CLI Program for Pretty-Printing Haskell Datatypes


About a year ago I released the pretty-simple Haskell library. pretty-simple gives an easy way to pretty-print Haskell datatypes. It is easier to use and has more features than other pretty-printing libraries.

One drawback of pretty-simple is that if you forget to use it, you’re basically out of luck. You need to go back and re-print the datatype using functions provided by pretty-simple. This is quite annoying.

To get around this, I created a small command line program that will pretty-print anything on stdin. I explain how it works below.

Review of pretty-simple

Imagine you have a the following datatypes:

data Foo = Foo { foo1 :: Integer , foo2 :: [String] } deriving Show

data Bar = Bar { bar1 :: Double , bar2 :: [Foo] } deriving Show

You then create some values using these datatypes like the following:

foo :: Foo
foo = Foo 3 ["hello", "goodbye"]

bar :: Bar
bar = Bar 10.55 [foo, foo]

If you run this in GHCi and print bar, you get something like the following:

> print bar
Bar {bar1 = 10.55, bar2 = [Foo {foo1 = 3, foo2 = ["hello","goodbye"]},Foo {foo1 = 3, foo2 = ["hello","goodbye"]}]}

This is hard to read.

pPrint from pretty-simple can be used to make this easier to read:

Command Line Interface to pretty-simple

I just released version of pretty-simple. This adds an optional executable that can be used to pretty-print anything passed in on stdin.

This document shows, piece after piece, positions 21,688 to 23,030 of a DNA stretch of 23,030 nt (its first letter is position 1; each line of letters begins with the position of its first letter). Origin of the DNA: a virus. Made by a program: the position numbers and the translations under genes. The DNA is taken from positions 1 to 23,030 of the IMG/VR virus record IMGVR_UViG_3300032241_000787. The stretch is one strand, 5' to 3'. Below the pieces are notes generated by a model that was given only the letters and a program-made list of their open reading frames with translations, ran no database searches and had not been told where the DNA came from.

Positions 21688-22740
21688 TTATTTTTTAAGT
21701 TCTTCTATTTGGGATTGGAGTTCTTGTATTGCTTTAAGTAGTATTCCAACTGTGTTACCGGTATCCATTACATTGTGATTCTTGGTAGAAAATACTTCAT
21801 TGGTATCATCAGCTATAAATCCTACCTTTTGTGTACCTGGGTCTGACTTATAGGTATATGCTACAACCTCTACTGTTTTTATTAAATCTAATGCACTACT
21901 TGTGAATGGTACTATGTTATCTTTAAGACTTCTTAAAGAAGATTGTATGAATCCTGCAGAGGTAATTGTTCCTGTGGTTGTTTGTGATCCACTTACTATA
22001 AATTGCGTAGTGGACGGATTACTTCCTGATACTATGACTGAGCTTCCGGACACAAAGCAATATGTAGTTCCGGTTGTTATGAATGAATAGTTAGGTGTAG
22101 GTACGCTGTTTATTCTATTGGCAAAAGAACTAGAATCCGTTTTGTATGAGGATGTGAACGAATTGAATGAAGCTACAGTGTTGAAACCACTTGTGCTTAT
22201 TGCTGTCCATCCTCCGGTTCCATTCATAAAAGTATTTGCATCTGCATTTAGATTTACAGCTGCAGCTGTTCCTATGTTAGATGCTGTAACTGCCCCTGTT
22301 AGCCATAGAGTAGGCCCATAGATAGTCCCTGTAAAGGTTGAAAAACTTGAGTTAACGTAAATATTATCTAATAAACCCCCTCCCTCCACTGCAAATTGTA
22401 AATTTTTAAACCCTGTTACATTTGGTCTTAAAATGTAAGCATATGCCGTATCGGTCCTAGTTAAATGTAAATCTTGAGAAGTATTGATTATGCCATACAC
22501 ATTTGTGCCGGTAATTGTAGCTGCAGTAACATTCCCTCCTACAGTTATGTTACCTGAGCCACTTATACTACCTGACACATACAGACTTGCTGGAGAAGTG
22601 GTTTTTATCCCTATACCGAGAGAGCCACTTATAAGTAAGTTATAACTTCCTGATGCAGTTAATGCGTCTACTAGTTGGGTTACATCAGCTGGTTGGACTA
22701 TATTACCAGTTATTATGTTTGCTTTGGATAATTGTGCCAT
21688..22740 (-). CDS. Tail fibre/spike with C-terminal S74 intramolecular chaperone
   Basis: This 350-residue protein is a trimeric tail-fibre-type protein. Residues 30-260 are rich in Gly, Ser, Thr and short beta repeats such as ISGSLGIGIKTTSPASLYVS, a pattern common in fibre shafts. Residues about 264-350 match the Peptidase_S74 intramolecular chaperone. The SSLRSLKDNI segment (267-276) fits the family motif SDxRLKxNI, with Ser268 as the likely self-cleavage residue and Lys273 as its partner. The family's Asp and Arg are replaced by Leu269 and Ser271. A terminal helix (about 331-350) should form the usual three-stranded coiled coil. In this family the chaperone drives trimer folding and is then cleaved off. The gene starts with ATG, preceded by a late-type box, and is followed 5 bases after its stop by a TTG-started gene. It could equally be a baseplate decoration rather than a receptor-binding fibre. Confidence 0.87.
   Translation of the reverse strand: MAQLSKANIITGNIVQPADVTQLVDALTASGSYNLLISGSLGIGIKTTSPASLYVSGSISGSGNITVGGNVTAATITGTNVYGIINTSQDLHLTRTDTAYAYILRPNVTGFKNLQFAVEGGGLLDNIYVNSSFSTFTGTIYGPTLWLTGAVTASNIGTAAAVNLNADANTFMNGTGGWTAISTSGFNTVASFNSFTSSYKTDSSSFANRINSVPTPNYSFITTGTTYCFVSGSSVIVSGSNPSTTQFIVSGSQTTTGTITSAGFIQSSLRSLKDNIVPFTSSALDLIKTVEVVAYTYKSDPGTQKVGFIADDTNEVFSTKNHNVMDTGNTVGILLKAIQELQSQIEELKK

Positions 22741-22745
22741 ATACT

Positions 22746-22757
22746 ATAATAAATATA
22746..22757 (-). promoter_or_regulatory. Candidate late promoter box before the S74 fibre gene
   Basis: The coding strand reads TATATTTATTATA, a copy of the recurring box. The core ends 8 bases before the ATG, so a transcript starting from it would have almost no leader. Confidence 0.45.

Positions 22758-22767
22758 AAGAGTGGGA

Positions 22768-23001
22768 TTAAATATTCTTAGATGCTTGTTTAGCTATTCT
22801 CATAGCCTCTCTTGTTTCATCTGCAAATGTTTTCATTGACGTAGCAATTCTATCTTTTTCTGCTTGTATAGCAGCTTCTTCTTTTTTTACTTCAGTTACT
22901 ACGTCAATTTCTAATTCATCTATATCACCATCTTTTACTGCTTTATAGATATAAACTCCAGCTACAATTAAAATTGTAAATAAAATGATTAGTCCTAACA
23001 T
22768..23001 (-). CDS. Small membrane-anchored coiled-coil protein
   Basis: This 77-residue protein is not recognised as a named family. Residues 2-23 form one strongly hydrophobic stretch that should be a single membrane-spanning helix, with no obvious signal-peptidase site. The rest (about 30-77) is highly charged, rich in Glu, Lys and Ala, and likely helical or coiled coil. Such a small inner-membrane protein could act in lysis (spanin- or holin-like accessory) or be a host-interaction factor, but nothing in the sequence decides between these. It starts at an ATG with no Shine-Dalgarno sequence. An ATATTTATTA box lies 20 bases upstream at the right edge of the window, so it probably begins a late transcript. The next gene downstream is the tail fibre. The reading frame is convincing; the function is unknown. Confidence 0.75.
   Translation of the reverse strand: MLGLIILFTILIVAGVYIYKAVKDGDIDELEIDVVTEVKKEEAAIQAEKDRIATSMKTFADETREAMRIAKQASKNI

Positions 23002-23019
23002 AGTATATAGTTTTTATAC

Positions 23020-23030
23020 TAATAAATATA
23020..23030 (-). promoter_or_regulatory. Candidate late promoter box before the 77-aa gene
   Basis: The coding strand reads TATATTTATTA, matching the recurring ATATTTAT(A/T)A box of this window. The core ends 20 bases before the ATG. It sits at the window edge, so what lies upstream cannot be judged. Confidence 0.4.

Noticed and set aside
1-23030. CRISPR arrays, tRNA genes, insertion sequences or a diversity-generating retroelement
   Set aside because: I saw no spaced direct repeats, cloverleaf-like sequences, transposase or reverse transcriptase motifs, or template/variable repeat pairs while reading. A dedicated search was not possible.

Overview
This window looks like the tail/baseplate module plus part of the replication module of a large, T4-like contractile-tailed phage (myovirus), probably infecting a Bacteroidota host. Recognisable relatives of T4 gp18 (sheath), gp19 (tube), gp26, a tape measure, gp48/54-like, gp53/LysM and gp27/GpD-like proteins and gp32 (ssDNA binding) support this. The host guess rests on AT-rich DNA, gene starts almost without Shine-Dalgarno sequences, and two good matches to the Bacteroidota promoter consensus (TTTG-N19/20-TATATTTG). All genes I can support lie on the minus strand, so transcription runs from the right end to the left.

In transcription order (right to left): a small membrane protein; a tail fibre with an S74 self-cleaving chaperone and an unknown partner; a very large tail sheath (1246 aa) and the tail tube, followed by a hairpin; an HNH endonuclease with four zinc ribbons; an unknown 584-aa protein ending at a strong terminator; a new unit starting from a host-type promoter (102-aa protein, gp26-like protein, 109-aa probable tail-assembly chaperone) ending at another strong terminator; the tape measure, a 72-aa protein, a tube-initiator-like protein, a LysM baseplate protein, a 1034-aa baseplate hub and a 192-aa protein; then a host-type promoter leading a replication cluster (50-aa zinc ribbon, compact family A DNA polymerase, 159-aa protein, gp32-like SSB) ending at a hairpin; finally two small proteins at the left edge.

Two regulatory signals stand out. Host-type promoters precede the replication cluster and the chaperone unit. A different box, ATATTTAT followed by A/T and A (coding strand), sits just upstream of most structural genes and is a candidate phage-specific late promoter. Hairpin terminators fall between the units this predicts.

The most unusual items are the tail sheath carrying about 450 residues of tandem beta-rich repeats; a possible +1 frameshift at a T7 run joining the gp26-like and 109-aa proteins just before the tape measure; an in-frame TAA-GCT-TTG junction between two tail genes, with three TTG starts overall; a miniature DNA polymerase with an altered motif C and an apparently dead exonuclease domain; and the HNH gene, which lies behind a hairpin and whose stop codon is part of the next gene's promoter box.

It can be installed like the following:

$ stack install pretty-simple- --flag pretty-simple:buildexe

This will install an executable called pretty-simple to ~/.local/bin/. Make sure that ~/.local/bin/ is on your PATH before you try to run it. Note that the executable will not get installed if you don’t use the buildexe flag.

When run on the command line, it takes all stdin and tries to pretty-print it. That means that after running it and pasting in what you want to format, you need to hit Ctrl-D. Here is an example of running it:

This is great for when you accidentally use print to print something out instead of pPrint. Just copy and paste to get nicely formatted output.

It can also be used for format things with a similar syntax1 to Haskell, like JSON2:


pretty-simple is nice to visualize complex Haskell datatypes. Adding a CLI executable makes it even easier to pretty-print things in a pinch.


  1. It really just requires that the input have balanced parentheses, brackets, braces, and quotes. This is true for a lot of formats, including Haskell datatypes, JSON, Lisp, etc.

  2. Although if you really want to pretty-print JSON, the jq program is probably a better choice.

tags: haskell